As many families prepare for an upcoming summer camp experience, we have chosen community-based learning as our WorldView Blog theme for the month of May. Community-based learning is all about the powerful kind of teaching that happens every day in a camp setting. This week we revisit some of our best blogposts of what community-based learning is and what it can do. Dr. Heidi E. Hamilton is a professor of linguistics at Georgetown University and a Village Mentor at Concordia...
As we continue exploring language and science during the month of April, David Dahveed Benson explores the interplay of phone addiction and nature deficit disorder in contemporary American culture. To battle the negative physical and psychological effects of this cultural trend, Dahveed proposes a simple solution: let’s unplug and go play outside.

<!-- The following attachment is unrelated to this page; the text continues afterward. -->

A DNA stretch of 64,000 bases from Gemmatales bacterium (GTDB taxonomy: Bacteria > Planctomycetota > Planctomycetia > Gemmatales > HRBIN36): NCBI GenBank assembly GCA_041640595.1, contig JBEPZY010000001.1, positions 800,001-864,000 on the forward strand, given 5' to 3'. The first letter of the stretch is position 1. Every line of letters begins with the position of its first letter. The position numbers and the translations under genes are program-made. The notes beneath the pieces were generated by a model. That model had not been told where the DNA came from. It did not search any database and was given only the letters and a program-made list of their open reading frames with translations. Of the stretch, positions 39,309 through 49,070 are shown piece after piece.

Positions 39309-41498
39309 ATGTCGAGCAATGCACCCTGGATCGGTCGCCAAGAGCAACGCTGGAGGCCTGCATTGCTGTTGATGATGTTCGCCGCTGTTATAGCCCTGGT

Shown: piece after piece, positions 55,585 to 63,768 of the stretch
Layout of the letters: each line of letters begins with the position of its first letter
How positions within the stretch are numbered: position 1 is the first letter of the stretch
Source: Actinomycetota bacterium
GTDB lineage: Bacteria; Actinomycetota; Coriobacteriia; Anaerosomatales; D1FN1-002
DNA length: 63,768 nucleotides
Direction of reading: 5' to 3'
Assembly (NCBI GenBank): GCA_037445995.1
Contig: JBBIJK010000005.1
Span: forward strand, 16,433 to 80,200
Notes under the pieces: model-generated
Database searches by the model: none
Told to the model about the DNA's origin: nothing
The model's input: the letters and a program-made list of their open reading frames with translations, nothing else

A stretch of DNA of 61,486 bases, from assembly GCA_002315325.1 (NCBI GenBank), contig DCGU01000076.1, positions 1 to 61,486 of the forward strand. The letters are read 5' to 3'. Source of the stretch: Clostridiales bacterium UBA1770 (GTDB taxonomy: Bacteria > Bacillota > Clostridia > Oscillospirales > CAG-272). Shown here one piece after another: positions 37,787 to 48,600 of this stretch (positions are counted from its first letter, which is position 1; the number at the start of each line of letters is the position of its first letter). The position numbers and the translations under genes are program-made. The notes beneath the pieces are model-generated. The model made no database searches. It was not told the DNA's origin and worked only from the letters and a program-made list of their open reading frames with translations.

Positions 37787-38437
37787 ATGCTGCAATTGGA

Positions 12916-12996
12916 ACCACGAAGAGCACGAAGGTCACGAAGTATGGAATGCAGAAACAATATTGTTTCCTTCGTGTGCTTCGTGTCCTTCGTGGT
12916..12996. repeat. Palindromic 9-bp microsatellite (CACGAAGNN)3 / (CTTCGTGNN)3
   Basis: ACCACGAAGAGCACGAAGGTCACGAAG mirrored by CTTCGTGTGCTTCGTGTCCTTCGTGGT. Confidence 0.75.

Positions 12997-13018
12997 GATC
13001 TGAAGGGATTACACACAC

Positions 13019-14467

Continuing March’s theme of Global Career Paths, Dr. Amy Hewett-Olatunde discusses how a global career can be right in one’s own city. Dr. Hewett-Olatunde’s work teaching English as a Second Language in St. Paul Public Schools allows her to change the world by preparing her high school students, who speak more than thirty different languages, for success in the United States.
The final installment on Innovative Settings to Teach and Learn takes us to the northern Serengeti in Tanzania. The Singiti Grumeti Fund invited Concordia Language Villages to offer immersion pedagogy workshops for primary school English teachers in the villages that border the Grumeti Reserve. Patricia Thornton offered two weeklong workshops with a total of 28 teachers in early 2018. Her primary focus was on teaching in the language and not about the language.
Continuing February’s theme of Innovative Settings to Teach and Learn, Liz Przybylski offers an engaging tool for language teaching: hip hop. By bringing the work of rappers from around the world into language learning, and encouraging learners to write their own verse, you enrich the understanding of a language’s rhythms and accents.